Healthier Children Lead to a Healthier Future.
‘Suposhit Bharat, Sakshar Bharat, Sashakt Bharat’
(Nutrition-rich India, Educated India, and Empowered India)
Poashan Maah 2023’s theme emphasizes the importance of nutrition, education, and empowerment in developing a healthier and stronger country. Everyone wants their child to be healthy and confident in themselves, both emotionally and physically. Consideration of nutrition in your child’s development, particularly during the first five years of growth, will have an impact on their health now and in the future. The foods you give your child when they are growing and developing quickly will set them up for a healthy and well-balanced life.
This integration attempts to build an integrated nutrition support program that improves nutritional service content, delivery, outreach, and overall outcomes. The primary emphasis is on supporting practices that increase health, wellness, and resistance to illnesses and malnutrition.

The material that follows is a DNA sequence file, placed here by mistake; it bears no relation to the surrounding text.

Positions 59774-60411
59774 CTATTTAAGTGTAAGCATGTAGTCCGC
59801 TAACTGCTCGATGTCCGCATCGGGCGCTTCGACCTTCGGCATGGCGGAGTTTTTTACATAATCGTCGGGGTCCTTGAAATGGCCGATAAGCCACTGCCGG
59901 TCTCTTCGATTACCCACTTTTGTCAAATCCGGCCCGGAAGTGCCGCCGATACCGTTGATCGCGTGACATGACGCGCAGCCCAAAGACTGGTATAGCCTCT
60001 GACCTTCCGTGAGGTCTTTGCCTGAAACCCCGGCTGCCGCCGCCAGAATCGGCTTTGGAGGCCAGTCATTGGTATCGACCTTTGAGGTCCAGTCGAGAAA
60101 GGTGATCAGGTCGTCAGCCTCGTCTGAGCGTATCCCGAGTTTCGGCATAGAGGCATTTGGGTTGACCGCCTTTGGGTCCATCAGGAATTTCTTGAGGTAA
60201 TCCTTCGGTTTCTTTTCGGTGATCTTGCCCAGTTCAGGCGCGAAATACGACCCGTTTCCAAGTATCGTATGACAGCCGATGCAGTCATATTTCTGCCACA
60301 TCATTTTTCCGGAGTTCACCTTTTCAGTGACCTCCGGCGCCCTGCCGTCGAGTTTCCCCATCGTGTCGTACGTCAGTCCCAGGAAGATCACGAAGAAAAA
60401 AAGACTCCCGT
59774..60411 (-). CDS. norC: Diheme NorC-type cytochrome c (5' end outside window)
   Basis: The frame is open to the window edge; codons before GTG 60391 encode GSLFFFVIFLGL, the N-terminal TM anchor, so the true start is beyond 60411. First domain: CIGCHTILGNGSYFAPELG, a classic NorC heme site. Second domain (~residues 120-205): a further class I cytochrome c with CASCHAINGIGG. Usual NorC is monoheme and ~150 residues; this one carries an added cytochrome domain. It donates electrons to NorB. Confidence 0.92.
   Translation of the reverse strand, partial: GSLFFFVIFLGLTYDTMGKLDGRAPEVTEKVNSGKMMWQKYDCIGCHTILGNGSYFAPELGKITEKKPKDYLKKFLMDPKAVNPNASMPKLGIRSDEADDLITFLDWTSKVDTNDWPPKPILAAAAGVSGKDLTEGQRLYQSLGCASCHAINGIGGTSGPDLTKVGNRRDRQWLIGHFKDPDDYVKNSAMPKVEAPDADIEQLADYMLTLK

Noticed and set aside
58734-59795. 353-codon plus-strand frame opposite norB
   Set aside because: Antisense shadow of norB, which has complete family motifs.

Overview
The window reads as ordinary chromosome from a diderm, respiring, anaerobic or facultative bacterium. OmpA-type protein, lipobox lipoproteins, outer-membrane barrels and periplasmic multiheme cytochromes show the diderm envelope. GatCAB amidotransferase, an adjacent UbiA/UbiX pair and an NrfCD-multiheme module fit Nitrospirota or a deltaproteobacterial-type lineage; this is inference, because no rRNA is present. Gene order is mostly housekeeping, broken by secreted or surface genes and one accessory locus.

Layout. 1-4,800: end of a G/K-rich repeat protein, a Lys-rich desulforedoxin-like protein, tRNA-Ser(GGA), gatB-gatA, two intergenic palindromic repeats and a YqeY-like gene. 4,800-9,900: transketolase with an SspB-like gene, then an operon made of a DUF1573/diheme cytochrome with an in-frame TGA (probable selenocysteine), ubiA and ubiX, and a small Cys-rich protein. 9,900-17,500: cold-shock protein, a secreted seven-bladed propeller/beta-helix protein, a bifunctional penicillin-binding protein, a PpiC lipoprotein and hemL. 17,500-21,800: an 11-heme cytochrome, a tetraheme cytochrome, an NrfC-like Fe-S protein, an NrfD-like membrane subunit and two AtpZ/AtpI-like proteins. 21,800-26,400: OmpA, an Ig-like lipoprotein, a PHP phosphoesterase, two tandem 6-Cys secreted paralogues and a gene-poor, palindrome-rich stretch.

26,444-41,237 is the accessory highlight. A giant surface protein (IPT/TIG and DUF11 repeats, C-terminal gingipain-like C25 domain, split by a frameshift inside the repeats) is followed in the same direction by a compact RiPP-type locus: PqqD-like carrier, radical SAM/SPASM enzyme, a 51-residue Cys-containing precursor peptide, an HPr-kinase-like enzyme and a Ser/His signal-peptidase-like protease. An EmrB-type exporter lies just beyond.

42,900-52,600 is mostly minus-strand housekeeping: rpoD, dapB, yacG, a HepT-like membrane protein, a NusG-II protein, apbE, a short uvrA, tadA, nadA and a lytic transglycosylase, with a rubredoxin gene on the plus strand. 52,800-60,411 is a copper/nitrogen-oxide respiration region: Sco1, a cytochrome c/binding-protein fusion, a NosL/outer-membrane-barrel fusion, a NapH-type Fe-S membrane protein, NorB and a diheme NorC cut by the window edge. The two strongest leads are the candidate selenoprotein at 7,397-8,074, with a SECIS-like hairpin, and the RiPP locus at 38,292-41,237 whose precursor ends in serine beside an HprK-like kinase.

Malnutrition in children is a serious public health issue worldwide, whether overweight or obese, with 41 million children under the age of five estimated to be stunted and 50 million wasted. Children who are malnourished have a higher risk of dying and are more likely to get childhood diseases. According to the National Family Health Survey 5 (NFHS-5), 32.1% of children under the age of five in India were underweight, 19.3% were wasting, and 35.5% were stunted in 2019-2020. The prevalence of underweight and stunting in Delhi was 21.2% and 30%, respectively, according to NFHS-5 data. The current under-five death rate in India is 28/1000, and one of the major factors to under-five mortality is malnutrition in India.